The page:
UNMISS builds capacities of South Sudanese police officers in Torit on conducting thorough investigations
EASTERN EQUATORIA—“Part of our job as United Nations Police officers is to help our local counterparts in South Sudan to hone their policing skills,” says Namanya Apollo, an UNPOL officer serving with the United Nations Mission in South Sudan (UNMISS).
Police Adviser Apollo and his colleagues, therefore, ran a series of trainings for 20 officers from the South Sudan National Police Service (SSNPS) in Torit, Eastern Equatoria. The main aim: To improve their understanding of thorough investigative procedures, especially about criminal proceedings.
Additionally, the two-day course addressed frequent challenges faced by local law enforcement while protecting and serving communities.
“I think one of the primary challenges many of us face as South Sudanese police officers is differences in training. We have colleagues who have received a lot of training, and therefore, are more advanced in terms of their policing ability than their peers, while others lack the knowledge and expertise necessary to do our job well,” said Colonel Matthew Ochan, Police Spokesperson for Eastern Equatoria.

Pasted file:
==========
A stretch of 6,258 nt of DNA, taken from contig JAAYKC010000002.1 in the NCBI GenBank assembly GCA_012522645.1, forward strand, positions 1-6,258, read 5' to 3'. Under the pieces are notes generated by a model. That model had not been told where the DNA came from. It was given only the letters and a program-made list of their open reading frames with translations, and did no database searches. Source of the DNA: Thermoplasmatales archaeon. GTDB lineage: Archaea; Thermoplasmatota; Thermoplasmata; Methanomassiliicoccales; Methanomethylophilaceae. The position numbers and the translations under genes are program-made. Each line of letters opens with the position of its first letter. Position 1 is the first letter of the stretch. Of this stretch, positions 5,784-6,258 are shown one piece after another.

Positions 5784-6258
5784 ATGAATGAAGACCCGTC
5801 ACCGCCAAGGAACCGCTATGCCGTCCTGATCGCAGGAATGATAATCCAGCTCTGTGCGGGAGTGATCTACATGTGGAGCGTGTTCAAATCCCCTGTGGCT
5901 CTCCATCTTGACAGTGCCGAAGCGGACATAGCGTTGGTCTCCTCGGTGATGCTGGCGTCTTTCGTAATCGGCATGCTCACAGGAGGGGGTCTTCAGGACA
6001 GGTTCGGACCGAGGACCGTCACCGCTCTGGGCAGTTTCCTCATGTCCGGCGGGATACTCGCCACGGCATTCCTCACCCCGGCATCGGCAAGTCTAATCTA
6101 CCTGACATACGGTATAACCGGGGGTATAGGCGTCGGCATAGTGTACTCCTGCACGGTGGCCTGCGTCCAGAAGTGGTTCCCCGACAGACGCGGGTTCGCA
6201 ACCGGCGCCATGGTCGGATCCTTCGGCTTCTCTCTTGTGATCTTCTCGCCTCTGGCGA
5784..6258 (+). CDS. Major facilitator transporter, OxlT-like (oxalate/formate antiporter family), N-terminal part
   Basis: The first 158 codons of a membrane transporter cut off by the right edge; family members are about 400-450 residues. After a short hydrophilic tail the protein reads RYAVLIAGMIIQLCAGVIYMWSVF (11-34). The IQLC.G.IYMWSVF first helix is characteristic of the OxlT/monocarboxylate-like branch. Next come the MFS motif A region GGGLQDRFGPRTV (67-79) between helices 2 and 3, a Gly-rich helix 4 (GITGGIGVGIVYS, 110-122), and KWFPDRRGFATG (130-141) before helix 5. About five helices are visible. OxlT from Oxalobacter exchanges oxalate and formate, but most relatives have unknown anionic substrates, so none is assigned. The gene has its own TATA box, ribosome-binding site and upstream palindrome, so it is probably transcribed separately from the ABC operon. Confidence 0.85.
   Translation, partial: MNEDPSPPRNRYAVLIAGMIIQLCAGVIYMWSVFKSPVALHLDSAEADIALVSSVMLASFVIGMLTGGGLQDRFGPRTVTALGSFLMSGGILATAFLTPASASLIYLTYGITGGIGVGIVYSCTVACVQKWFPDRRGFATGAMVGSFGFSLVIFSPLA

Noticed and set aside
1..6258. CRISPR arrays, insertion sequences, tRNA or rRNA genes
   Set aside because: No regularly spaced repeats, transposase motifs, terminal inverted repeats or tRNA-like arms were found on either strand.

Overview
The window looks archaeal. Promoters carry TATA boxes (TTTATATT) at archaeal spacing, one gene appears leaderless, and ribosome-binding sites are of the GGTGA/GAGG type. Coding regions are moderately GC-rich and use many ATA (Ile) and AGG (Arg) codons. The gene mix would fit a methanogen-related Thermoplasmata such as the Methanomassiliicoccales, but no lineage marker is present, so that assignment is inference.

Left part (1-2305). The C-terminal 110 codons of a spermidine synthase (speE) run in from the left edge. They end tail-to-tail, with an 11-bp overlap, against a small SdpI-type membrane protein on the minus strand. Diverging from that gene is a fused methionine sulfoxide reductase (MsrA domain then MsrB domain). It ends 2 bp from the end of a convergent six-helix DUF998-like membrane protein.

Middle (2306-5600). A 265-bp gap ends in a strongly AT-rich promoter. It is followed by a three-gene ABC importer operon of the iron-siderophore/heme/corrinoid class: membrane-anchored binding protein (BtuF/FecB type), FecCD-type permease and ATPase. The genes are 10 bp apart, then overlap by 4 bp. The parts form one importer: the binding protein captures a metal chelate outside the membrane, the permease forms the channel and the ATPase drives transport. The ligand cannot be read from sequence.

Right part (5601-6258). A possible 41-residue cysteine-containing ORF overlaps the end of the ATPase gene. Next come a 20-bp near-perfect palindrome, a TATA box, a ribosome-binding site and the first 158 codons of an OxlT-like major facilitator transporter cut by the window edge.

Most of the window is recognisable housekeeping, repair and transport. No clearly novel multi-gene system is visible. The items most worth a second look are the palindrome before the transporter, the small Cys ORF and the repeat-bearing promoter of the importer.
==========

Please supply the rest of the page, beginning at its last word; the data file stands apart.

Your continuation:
“However, we must all be on the same page when it comes to our knowledge of police ethics and investigative skills. It’s not merely enough to know how to arrest a suspect,” he added.
To counter some of these issues, participants were drawn from a number of different departments with the hope that they would, in turn, trickle down the knowledge they gained to their peers and subordinates.
During the sessions, the officers learned best practices to help minimize errors when conducting interviews with victims, suspects or witnesses.
“I have benefited greatly from numerous trainings delivered by UNPOL officers, including accepted codes of conduct for police, human rights and investigative skills,” stated Joska Abalo, a participant. “This is a helpful refresher course and I am continuing to pass on the information I receive in such workshops to my colleagues. This helps us become better officers and fully uphold the law.”
The SSNPS leadership in the state was appreciative and supportive of this initiative.